- They could do nothing.
- Within 90 days from the decision, they could request that this case be reheard ‘en banc’ by a larger flock of judges on the Eleventh Circuit.
- Within 90 days from the decision, they could appeal the decision of the Eleventh Circuit to the Supreme Court.
In doing nothing, the president leaves standing his loss in Atlanta on the constitutionality of the individual mandate, while preserving his victory on the severability of this section of the Act from the remainder. In practical terms, however, the ACA is an even greater economic disaster without the individual mandate; and Barack knows this. Hence, the President cannot let this part of the Atlanta ruling stand. Therefore, he must appeal via either options 2 or 3.
In appealing to the same court again, this time with a full panel of jurists, the President risks that they will affirm the unconstitutionality of the individual mandate and that they will reverse themselves on the unconstitutionality of the Act. This would exacerbate the president’s loss, reduce the possibility that the Supreme Court would grant the president a complete victory, and delay a Supreme Court decision until after the election in November, 2012.
So, you guessed it! Yesterday Mr. Holder filed his petition for a Writ of Certiorari to go through Door # 3.
He wants the Supreme Court to determine the constitutionality of the individual mandate – exactly what the States have requested from the lower courts. The motivation is, of course, to acquire a decision next summer after a hearing during the term that begins, traditionally, this Monday after the court's summer recess.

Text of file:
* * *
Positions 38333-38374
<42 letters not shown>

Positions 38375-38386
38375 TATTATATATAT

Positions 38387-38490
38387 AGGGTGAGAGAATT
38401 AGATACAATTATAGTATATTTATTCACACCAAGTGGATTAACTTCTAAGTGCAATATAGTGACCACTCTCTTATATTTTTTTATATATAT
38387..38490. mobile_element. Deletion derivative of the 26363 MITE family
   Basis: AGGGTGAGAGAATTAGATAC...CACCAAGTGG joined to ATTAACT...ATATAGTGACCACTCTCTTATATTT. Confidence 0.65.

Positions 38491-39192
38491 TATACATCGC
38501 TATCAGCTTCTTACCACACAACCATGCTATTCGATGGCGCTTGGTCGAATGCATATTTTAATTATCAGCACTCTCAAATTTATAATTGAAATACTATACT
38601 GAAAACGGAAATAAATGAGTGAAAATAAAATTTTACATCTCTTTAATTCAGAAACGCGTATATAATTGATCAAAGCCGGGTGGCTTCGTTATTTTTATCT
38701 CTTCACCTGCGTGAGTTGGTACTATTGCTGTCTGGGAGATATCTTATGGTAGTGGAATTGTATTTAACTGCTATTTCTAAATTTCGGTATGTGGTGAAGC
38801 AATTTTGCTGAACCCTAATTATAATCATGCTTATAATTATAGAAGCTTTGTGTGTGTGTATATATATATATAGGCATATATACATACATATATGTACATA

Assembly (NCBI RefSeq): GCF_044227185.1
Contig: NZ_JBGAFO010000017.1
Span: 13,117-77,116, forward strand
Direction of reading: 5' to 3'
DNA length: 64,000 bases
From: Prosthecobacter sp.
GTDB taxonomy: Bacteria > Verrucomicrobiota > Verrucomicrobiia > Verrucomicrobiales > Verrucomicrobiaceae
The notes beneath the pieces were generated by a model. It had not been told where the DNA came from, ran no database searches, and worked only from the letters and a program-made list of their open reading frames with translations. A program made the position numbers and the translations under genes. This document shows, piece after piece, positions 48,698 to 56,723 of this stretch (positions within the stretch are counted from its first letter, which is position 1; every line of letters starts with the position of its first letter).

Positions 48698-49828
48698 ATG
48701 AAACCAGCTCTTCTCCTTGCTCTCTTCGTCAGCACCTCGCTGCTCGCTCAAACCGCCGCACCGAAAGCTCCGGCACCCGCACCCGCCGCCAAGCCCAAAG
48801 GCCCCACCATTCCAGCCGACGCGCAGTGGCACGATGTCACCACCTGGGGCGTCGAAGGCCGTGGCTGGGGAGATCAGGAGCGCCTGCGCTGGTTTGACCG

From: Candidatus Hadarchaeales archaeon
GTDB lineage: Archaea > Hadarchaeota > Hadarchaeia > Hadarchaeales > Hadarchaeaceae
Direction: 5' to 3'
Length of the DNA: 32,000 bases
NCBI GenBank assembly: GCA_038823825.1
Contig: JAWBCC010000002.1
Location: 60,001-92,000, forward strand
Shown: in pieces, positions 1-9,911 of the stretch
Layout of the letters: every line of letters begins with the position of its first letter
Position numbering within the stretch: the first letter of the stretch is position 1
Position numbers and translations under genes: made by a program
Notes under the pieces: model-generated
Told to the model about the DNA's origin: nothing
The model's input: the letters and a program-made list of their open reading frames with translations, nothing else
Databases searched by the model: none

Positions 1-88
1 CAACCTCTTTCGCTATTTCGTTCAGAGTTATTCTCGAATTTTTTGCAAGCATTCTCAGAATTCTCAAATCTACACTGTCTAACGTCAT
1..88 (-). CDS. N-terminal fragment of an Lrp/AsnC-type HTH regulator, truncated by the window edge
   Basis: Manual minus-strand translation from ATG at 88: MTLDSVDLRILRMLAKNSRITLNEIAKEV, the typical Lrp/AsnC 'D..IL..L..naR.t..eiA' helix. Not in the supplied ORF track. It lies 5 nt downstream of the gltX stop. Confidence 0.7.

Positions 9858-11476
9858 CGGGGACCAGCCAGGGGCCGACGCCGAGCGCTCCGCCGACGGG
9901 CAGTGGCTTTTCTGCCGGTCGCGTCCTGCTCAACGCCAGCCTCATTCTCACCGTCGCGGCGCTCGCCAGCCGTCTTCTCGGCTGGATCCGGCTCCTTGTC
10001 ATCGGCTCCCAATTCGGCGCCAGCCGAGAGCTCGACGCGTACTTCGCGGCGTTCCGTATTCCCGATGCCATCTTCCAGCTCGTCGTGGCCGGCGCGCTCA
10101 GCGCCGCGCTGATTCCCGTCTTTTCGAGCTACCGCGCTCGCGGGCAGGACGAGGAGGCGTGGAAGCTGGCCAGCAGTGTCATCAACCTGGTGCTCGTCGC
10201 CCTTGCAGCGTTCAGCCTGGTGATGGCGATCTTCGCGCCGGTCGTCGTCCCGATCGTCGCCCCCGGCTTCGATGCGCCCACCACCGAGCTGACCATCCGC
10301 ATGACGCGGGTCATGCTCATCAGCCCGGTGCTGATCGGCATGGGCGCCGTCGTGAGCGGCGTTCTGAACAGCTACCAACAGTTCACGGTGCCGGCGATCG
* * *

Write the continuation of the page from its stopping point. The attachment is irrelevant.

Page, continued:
THE JOINING OF STRANGE BEDFELLOWS
Thus, it has come to pass, during the course of this past week, that the Obama administration has now joined with the States to be heard on the question of whether Congress exceeded its enumerated powers by seeking to impose a mandate that would require every American to purchase health insurance. It nearly has the appearance of the federal government suing itself.
Will such miracles ever cease?
This really makes one wonder what Barack, who is a lawyer, albeit without much experience, but who has, as a member of the bar, taught courses on constitutional law, was thinking as he and his once monolithic Party apparatus steamed-rolled this legislation through the “we must pass this now and read it later” Congress of Speaker Pelosi. Perhaps they all had hard ons over what they were doing to that poor, misguided, minority across the aisle. Perhaps they thought they would be enraptured on the day of the passage of the ACA because the socialist Nirvana of national healthcare had been achieved in America.
Whatever. . . .
In the immortal words of gaffe-prone Joe Biden, it will be a big, fucking, deal if the Supreme Court decides that all, or part, of the ACA is unconstitutional. If it does, then the President will surely lose any chance at being reelected. It might be the only time this President instituted a lawsuit, won it and lost it no matter what the outcome, and argued against himself while doing it.